This publication-driven workshop considers the role of law in the formation, erosion, and mobilization of identities known collectively as the “underclass”. It examines the epistemological processes and institutions underlying the legal/administrative/scholarly construction of the underclass in Southeast Asia. Following recent work that has sought to unpack this notion of a “subpopulation” in a predominantly N. American context, we explore how this community of advanced marginality has been constructed in Southeast Asian contexts over time and space (Wacquant 2022). Second, this workshop directs fresh attention to exploring the lives, experiences, and contributions of an epistemological underclass—bureaucrats, paralegals, witnesses, defendants, jurors, translators, clerks, informants, court personnel, legislators, archivists, fixers, editors, and web designers—who operate in the background, alongside, or behind the scenes of the knowledge production process (Said, 1989). In doing so, we treat the underclass not only as the object of legal-scholarly epistemologies, but as active subjects in the construction of knowledge pertaining to marginality in Southeast Asia.
Selected papers should address one or more of the following questions:
- What is the role of the law in the construction of the underclass?
- What aspects of legal rationale, method, and/or practice contribute to the construction of underclass as both a legal and humanities/social science category?
- How are notions of identity, community, and culture acquired and appropriated by law in their rendering of the underclass?
- In what ways do particular social, political, cultural, or intellectual contexts or concerns shape legal notions of the underclass?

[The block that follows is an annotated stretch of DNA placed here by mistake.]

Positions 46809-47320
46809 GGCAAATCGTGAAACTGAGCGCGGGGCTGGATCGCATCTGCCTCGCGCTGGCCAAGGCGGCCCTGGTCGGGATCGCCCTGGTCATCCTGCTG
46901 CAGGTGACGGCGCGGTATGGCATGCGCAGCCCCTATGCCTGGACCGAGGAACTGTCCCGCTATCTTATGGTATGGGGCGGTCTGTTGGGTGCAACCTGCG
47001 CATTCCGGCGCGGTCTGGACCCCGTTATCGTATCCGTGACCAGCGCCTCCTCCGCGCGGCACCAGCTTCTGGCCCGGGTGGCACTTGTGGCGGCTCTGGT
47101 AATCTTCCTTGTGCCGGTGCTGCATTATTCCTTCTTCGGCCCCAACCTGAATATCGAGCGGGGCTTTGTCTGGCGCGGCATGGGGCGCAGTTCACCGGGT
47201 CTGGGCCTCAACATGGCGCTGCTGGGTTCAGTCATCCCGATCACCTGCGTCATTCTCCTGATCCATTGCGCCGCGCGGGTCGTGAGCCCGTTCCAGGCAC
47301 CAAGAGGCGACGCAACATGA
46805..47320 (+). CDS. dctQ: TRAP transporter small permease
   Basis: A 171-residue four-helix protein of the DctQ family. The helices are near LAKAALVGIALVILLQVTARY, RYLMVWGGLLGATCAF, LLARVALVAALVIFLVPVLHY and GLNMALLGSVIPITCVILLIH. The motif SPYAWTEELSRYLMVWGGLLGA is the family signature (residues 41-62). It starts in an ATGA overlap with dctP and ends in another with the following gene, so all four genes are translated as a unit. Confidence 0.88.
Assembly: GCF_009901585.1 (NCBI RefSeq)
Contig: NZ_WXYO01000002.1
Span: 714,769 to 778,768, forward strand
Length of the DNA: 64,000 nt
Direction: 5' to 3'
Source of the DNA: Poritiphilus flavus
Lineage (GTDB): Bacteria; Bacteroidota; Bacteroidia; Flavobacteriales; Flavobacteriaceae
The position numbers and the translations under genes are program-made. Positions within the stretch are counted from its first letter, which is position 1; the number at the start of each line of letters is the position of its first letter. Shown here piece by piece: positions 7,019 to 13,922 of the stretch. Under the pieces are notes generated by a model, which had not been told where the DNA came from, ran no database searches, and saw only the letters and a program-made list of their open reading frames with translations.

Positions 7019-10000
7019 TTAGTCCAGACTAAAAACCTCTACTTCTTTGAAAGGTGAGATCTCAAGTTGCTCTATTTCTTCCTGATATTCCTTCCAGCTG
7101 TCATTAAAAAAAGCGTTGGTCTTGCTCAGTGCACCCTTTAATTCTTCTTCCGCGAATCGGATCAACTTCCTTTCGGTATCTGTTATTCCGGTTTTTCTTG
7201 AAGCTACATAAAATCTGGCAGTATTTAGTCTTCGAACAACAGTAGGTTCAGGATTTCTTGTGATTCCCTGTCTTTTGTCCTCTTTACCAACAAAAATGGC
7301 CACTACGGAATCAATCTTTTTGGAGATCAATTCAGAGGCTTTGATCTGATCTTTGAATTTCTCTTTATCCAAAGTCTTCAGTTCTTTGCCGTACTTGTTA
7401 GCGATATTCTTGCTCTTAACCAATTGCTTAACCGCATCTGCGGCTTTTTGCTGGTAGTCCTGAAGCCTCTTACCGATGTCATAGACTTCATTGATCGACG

- In what ways do spatial contexts inform legal understandings of the underclass and in what ways does law delineate spaces associated with the underclass?
- How might we define the “epistemological underclass” and what are their heuristic/intellectual contributions to the study of Southeast Asia?
- What are the epistemological legacies of research on the underclass in our understanding of historical and contemporary Southeast Asia?
- How has court or judicial rhetoric shaped the discourses of the underclass and how have discourses of the underclass shaped legal rhetoric?
SUBMISSION OF PROPOSALS
Paper proposals should include a title, an abstract (300 words maximum), and a brief personal biography of 150 words for submission by 1 February 2023. Please also include a statement confirming that your paper has not been published or committed elsewhere, and that you are willing to revise your paper for potential inclusion in an edited book publication (in collaboration with the workshop organizers and other participants).
Please submit your proposal using the provided template to Ms Valerie Yeo at [email protected]. Successful applicants will be notified by the end of February. Panel presenters will be required to submit drafts of papers (4,000-6,000) words by 15 July 2023. These drafts will be circulated to fellow panelists and discussants in advance. Drafts need not be fully polished. Indeed, we expect that presenters will be open to feedback from fellow participants.
The workshop will accommodate both in-person and online participants, as needed. If possible, the Asia Research Institute will provide overseas participants with full or partial airfare as well as three nights of accommodation. Please indicate in the proposal form if you require funding support.
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Asian Research Institute, National University of Singapore